The ordering principles for the war powers, established by the Framers, vests the power to declare war exclusively in Congress. The President is only permitted to repel sudden attacks under the scheme set up by the Framers. This theory, derived from the Framers, has been called the "defensive/offensive war theory." The theory assumes that the President has the exclusive constitutional authority to defend U.S. citizens, territory, troops, and property against sudden attack or when the threat of attack is imminent. The key qualification is that the President's actions remain "defensive" in nature. That is the first principle of the President's exclusive war power. The second principle of the President's war power is that once such conduct becomes "offensive," the President lacks constitutional authority to proceed further without Congressional authorization obtained through either a declaration of war or other legislation.
This leads to the second point--the specification of the functions of formally differentiated units. The "defensive/offensive war theory," inferred from the Framers, contains two dimensions: (1) the defensive/offensive character of military hostilities and (2) the duration of such hostilities. This theory assumes that both diplomatic and military actions can be arrayed along a continuum from exclusively "defensive" in nature to exclusively "offensive" conduct. According to this scenario, the escalation of military activity transforms the nature of the President's actions from defensive into offensive conduct.16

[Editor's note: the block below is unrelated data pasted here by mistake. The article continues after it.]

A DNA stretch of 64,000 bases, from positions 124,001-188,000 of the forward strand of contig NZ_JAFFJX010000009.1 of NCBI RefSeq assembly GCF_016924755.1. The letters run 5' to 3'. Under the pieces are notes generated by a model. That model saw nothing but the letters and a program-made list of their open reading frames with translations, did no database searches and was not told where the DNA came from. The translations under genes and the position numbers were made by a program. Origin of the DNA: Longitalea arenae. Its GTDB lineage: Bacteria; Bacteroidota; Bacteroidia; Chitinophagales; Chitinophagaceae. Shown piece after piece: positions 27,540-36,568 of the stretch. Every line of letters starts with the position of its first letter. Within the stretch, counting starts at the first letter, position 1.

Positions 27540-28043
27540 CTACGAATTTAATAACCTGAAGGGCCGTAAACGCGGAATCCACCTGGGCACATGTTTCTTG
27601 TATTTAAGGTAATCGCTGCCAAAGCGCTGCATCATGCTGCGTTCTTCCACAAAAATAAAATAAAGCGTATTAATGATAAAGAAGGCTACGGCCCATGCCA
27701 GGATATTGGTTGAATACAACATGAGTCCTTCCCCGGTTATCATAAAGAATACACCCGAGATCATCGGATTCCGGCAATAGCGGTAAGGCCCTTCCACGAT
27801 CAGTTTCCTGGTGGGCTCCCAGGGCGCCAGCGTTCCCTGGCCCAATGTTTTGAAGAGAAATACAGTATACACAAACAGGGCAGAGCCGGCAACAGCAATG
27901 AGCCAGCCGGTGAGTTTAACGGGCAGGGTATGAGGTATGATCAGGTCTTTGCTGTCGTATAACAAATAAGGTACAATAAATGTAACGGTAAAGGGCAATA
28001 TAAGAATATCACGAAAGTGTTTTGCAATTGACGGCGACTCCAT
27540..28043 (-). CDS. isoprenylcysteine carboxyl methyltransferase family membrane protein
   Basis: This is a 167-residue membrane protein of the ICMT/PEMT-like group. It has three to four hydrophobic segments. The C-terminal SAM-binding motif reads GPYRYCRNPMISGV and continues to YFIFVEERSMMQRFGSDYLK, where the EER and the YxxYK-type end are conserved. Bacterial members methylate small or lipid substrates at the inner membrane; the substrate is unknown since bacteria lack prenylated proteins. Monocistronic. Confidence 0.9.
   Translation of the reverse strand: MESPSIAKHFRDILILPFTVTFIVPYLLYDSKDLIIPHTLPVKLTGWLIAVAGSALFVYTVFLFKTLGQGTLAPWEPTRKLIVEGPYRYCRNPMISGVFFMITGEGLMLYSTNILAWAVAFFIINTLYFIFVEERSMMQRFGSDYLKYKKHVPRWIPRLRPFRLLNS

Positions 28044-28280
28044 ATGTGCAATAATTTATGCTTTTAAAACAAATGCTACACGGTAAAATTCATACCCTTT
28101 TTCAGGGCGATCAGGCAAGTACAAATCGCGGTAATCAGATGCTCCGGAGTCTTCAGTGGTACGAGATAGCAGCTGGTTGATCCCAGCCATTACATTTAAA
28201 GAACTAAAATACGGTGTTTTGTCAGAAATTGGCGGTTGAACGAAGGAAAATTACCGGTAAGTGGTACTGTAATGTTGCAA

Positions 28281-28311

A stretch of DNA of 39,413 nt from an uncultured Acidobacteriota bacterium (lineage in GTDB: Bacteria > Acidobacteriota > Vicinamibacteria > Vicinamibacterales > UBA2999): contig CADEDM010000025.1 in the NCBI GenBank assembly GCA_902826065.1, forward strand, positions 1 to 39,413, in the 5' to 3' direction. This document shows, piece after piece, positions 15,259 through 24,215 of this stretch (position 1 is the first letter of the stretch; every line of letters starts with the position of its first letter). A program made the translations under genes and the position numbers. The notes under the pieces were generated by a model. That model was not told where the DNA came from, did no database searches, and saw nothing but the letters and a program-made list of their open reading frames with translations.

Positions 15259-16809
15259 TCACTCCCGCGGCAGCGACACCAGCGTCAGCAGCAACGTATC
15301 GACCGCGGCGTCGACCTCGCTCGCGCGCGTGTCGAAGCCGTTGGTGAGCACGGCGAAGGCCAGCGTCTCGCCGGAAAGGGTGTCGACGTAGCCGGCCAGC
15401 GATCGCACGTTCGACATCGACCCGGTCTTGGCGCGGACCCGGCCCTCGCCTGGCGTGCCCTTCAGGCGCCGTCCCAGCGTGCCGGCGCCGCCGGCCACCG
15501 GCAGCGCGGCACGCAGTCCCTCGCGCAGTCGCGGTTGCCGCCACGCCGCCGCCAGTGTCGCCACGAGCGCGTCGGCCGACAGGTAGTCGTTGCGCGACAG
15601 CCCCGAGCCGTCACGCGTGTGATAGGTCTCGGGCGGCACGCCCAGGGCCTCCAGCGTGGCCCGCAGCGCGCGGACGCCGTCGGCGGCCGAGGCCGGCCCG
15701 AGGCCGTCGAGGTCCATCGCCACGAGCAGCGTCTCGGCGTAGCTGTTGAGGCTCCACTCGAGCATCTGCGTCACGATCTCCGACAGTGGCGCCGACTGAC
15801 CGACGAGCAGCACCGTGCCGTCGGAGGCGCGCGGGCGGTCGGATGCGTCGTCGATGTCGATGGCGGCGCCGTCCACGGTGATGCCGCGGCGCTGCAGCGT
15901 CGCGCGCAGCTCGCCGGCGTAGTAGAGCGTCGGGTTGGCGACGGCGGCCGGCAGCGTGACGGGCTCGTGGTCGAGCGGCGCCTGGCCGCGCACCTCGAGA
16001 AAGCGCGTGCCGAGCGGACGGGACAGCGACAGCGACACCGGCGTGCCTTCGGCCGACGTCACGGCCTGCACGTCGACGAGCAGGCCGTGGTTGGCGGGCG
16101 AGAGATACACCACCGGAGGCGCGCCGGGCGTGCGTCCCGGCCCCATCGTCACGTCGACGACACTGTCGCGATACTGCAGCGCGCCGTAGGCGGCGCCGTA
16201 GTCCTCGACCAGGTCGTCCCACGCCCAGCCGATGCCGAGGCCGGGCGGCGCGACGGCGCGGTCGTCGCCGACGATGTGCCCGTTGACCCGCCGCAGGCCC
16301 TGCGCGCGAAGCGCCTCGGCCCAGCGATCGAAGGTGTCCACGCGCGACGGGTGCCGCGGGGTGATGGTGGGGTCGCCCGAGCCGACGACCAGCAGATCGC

Waltz's third point, the distribution of capabilities across these units, allows juxtaposing the defensive/offensive characterization of the military activity with the Congressional and Presidential allotment of responsibility as specified in the Constitution. But here problems arise. Is it possible to develop adequate criteria for distinguishing defensive from offensive military conduct? The real point, according to Edward Keynes, is that "Neither the language of the Constitution nor the record of the Federal Convention suggests that the Framers intended to restrict congressional discretion in authorizing or ratifying military hostilities."17 If the Constitution neither prescribes nor proscribes a particular form for ratifying or authorizing hostilities, how shall the issue of the war power be resolved? This leads to a consideration of checks and balances.
B. The Dynamic Relevance of the System of Checks and Balances: A Zone of Twilight
The very nature of the Constitutional allocation of powers between the Executive and the Legislative establishes what has been referred to as "zones of concurrent authority." That is, the two branches share a collective and concurrent responsibility for any and all outcomes that affect the national interest. Not the least of these reponsibilities is the power to commit the nation to war. By both sharing and separating certain powers of war, defense, and foreign affairs, the Framers created zones of exclusive legislative and executive authority as well as a zone of concurrent constitu,tional authority with boundaries that are rather imprecise. Indeed, this "zone of concurrent authority" has been characterized by one jurist as a "zone of twilight."'s